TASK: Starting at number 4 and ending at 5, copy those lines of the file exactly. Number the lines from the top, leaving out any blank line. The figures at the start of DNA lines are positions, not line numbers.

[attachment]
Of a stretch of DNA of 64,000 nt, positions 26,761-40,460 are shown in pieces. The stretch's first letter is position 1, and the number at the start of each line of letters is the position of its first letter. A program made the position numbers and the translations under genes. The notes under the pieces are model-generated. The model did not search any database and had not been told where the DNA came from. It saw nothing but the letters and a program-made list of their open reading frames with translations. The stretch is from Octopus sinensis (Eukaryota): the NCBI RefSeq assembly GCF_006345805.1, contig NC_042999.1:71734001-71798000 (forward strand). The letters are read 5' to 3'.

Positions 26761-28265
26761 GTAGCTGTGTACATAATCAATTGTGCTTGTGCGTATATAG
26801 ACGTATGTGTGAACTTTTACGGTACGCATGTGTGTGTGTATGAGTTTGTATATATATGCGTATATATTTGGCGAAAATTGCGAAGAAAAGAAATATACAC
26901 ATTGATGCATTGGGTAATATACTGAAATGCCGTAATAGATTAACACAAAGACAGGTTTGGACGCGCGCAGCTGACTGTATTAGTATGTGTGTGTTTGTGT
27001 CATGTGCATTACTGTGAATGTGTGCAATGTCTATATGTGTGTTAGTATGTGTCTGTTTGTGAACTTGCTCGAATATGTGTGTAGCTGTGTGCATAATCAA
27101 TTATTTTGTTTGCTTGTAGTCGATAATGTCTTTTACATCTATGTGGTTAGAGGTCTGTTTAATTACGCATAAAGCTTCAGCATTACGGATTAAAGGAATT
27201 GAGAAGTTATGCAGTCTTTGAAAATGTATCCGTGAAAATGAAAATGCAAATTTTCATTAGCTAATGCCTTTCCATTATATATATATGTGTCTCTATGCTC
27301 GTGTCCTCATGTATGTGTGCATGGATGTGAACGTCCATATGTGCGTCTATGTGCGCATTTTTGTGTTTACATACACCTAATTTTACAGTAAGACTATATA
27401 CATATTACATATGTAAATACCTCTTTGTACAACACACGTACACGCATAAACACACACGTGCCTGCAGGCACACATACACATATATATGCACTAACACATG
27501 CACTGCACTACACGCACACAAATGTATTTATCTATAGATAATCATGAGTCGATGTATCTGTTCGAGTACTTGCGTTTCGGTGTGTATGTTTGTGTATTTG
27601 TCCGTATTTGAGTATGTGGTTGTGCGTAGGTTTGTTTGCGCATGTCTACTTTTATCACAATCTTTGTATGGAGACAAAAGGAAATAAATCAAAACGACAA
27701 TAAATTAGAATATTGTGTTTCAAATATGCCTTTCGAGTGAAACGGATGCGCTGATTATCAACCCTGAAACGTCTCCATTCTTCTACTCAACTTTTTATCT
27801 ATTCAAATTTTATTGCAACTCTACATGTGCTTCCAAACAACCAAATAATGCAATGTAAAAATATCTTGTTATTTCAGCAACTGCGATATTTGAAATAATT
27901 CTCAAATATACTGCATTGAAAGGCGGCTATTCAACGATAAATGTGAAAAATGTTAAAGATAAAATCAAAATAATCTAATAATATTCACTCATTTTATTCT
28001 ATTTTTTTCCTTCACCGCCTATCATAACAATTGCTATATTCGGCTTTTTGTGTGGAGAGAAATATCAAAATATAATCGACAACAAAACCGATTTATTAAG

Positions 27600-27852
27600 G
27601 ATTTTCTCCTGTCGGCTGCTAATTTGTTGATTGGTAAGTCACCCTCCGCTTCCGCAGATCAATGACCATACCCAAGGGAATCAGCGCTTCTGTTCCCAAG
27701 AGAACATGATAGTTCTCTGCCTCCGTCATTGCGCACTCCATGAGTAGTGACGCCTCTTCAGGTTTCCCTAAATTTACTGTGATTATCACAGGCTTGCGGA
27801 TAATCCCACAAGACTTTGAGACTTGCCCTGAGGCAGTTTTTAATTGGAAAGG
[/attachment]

26801 ACGTATGTGTGAACTTTTACGGTACGCATGTGTGTGTGTATGAGTTTGTATATATATGCGTATATATTTGGCGAAAATTGCGAAGAAAAGAAATATACAC
26901 ATTGATGCATTGGGTAATATACTGAAATGCCGTAATAGATTAACACAAAGACAGGTTTGGACGCGCGCAGCTGACTGTATTAGTATGTGTGTGTTTGTGT